Has COVID-19 Reporting Caused a Bias in Public Opinion?

Recently I started putting together a presentation about how bias creeps into nearly every analysis of data out there. I maintain that the data itself cannot be biased, but the way that data is interpreted can add a conscious or unconscious bias. I also maintain that any analysis will have at least some degree of bias because the analyst is after all trying to make a point. However, it seems like the levels of bias have reached epidemic proportions since the beginning of 2020.

Of course, there has always been extremes in opinion over many issues. Typically, both sides present data to ‘prove’ they are right. That is what started me thinking, ‘Is there any way to remove/minimize bias from opinions and subsequently charts?’ Let’s first take a look at some of the differences of opinion that created some of the famous bias issues in the past.

Growing up in the 60’s, I was taught in school that continents never changed and always looked like they do today. However, I was fascinated by the then radical theory that South America sort of fit into the outline of Africa and that at one time the two were one land. Of course, today it is generally accepted that continents ‘float’ over the surface of the semi-molten mantle of Earth and in fact all of today’s land masses may have at one time been a single continent. Was this viewpoint a bias or just a lack of knowledge? I’m going to go with the latter.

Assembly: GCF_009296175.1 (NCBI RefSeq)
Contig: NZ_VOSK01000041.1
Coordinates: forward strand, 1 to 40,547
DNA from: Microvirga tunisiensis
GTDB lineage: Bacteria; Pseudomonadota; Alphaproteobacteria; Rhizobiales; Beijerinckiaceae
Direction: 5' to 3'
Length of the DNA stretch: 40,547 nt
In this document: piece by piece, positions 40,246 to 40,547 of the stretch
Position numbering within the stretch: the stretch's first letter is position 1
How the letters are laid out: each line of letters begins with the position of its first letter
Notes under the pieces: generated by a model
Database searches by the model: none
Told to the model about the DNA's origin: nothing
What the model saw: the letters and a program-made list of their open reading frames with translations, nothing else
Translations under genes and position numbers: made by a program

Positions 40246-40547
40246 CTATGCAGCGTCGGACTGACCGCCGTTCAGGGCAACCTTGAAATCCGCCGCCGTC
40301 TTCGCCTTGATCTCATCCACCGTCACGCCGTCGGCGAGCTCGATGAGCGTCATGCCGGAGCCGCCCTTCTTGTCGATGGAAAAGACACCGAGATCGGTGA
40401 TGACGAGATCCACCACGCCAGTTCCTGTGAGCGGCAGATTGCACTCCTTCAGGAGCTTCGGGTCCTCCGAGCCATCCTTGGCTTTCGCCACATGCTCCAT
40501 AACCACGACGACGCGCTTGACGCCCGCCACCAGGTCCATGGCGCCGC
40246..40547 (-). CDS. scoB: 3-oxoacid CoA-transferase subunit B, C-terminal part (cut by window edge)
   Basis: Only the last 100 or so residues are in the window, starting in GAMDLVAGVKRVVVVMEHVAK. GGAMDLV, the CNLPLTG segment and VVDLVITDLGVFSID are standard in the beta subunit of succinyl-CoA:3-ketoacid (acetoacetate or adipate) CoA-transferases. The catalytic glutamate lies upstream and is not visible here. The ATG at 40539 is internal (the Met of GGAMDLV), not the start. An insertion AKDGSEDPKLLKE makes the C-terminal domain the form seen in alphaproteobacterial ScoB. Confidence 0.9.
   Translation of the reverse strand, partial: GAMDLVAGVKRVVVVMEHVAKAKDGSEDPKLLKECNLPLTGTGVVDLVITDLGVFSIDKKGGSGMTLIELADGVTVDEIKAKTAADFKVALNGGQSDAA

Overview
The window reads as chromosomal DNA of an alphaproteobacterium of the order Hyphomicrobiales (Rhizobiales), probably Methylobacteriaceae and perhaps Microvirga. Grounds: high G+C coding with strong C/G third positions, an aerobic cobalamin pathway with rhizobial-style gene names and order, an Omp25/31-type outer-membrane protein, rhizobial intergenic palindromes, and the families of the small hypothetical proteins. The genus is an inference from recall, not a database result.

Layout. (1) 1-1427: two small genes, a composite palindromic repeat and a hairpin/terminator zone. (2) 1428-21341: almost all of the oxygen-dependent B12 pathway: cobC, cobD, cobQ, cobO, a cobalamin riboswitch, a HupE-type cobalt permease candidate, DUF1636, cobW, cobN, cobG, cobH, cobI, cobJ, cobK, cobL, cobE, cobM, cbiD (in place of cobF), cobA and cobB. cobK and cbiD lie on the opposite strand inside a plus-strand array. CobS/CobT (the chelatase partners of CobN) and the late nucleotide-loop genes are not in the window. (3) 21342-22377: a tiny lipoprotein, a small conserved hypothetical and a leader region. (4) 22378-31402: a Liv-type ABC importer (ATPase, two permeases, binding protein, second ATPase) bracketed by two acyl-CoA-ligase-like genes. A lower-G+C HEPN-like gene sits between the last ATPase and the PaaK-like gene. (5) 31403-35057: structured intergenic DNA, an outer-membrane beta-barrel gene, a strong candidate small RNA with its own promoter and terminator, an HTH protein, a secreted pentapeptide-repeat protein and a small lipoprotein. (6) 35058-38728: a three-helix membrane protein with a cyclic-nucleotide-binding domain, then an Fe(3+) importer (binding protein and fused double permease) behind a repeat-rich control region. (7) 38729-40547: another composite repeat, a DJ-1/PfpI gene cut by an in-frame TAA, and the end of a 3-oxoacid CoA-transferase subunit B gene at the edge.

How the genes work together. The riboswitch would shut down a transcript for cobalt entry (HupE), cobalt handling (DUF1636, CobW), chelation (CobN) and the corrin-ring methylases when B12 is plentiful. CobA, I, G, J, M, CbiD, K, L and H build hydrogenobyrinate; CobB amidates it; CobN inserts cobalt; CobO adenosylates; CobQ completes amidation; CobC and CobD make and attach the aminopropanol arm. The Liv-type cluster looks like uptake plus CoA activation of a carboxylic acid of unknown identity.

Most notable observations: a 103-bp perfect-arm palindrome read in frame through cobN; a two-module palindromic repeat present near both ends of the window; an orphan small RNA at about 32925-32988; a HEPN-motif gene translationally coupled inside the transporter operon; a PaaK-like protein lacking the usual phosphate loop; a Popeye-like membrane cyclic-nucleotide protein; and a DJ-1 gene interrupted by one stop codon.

Of course, who could forget the arguments about whether cigarettes caused cancer with each side creating arguments backed by charts to prove their point.

What about the moon landings in 1969 and the early 1970’s. I watched Neil Armstrong and Buzz Aldrin step onto the surface of the moon via a live television link. Yet many today still believe the moon landings were filmed in a Hollywood sound studio along with 2001, A Space Odyssey. Yes, they pointed at the flag ‘waving’ on a moon with no atmosphere and the lack of stars in the dark black sky. While there are perfectly reasonable explanations for these observations, they dismiss them as lies.

Similarly, it did not matter that while the astronauts were going to the moon that they could see that the Earth was a big rotating ball. Many believed, and some still do today, that the Earth is flat and that the images are just special effects.